Maturi talks about the «new musical scene in Neapolitan dialect» which has produced a new image of the dialect, today also perceived by the rest of young Italians as «a youthful and advanced code». The university professor traces this trend back to the 99 Posse, up to Liberato , whose lyrics also include Spanish, French and English elements and are devoid of the political connotation compared to those of Luca ' Zulù ' Persico's group, which arose in the years of university movement of the “Panther”.

When we talk about the ” spontaneous improvised handwriting ” of the Neapolitan, as opposed to the ” consolidated written tradition “, Maturi makes it clear that the conflict between the two modalities is not something of today and that it is unlikely that a point of mediation will ever be found .

Geolier's peculiarity, what is being discussed today, was that of making his text in Neapolitan style ” I write as I speak it ” “rise” to the honors of songs destined, no matter what anyone says, to occupy a space (small or large not we will decide it now) in the pop music of this country. And certainly in the history of the Italian Song Festival.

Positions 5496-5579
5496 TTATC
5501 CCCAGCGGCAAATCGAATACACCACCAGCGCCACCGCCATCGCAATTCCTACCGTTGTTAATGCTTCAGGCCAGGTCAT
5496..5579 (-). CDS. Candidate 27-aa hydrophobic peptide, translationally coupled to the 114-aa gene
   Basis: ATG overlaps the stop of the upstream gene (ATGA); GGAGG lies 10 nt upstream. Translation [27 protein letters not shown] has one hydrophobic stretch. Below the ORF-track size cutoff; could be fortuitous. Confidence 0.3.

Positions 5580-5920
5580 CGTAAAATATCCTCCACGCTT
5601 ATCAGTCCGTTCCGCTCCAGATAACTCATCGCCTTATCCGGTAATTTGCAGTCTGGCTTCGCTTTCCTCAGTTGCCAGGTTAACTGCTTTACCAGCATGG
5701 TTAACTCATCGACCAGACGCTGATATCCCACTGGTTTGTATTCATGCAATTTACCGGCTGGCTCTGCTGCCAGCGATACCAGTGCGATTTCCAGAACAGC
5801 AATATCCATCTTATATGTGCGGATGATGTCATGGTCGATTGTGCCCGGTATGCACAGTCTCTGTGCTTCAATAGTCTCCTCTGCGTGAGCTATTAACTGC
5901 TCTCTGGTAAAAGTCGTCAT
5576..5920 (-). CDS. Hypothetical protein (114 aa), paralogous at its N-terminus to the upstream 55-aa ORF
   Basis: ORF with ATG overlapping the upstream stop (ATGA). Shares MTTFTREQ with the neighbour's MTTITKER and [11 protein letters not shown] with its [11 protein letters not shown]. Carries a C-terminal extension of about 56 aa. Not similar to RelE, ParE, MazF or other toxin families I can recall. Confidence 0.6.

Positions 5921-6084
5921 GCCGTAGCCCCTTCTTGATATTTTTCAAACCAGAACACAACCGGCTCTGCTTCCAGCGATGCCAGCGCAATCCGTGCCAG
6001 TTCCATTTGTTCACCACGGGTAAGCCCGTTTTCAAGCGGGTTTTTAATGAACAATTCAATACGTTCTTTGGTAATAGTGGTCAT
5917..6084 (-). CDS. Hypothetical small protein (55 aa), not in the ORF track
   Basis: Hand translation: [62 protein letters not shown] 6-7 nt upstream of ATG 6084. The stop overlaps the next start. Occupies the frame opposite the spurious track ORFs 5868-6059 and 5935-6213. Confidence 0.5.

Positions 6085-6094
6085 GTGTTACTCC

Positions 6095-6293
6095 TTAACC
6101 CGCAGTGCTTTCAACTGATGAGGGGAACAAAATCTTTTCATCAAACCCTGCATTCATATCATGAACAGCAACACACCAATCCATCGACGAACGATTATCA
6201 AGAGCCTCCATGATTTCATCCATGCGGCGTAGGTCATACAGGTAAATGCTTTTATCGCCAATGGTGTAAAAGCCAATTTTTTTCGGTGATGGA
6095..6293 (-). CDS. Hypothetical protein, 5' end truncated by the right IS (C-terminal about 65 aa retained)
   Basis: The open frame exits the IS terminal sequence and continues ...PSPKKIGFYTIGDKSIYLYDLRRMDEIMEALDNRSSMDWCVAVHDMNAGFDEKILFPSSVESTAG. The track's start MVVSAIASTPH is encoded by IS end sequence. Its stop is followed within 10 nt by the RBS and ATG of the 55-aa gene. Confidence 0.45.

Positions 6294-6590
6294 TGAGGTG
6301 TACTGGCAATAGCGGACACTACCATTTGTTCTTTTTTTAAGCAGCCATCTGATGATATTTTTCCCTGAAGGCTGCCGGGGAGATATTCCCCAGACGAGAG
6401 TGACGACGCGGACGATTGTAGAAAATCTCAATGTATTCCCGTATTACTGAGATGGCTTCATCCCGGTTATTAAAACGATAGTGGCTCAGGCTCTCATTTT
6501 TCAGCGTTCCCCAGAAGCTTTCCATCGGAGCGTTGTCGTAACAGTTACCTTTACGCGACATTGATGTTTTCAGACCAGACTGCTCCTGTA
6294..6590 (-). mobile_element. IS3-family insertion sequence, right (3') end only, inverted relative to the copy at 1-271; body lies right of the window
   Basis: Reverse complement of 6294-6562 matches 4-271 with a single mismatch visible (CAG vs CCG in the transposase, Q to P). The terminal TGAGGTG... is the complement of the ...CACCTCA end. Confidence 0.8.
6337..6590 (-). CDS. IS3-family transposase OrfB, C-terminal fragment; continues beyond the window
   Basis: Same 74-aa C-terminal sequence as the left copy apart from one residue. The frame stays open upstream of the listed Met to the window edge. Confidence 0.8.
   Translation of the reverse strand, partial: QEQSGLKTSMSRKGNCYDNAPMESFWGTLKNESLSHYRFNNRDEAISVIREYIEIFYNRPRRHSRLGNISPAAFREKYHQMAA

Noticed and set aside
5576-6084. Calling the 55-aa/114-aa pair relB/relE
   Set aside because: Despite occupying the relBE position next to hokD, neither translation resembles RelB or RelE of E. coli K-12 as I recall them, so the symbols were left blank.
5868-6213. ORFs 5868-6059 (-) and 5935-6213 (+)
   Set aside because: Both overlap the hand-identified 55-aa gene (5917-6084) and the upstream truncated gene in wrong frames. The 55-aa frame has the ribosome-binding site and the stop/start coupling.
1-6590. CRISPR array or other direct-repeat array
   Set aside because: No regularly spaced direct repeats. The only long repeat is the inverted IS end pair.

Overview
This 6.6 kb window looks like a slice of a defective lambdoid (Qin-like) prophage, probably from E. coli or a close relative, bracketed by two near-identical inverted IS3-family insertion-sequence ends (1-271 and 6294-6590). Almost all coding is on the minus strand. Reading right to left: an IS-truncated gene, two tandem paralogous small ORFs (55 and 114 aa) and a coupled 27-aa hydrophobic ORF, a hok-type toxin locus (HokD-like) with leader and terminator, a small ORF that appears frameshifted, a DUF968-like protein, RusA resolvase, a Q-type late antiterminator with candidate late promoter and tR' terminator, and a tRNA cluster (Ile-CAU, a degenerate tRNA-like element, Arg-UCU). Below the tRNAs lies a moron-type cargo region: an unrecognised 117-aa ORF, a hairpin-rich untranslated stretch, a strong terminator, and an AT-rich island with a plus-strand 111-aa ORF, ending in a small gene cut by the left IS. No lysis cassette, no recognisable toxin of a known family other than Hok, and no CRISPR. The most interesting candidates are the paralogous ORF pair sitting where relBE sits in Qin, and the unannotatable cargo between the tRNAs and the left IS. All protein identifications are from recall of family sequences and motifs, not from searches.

The Geolier operation at Sanremo 2024

Geolier arrives in Sanremo “knocking with his feet”, that is, full of sales and successes in concerts, no one gave him anything. He can afford to go with that text today because today he is the golden boy of the Italian recording industry , otherwise – let me be clear – he would never have been able to make certain choices. Amadeus knows very well that bringing Geolier to Sanremo means accessing an audience of under 18s who don't even have a television in their room and watch series, films, sports and events in streaming on their mobile phones.

Pino Daniele, Massimo Troisi and Alessandro Siani were also opposed for their dialect

Pino Daniele was 18 years old in 1977, when he wrote and set to music “Napule è”, which we can consider one of the most beautiful songs ever written. Not many remember him but Pino was opposed for his lyrics in dialect, in some cases contested: there is a video of a concert in Pescara in 1980 that proves it.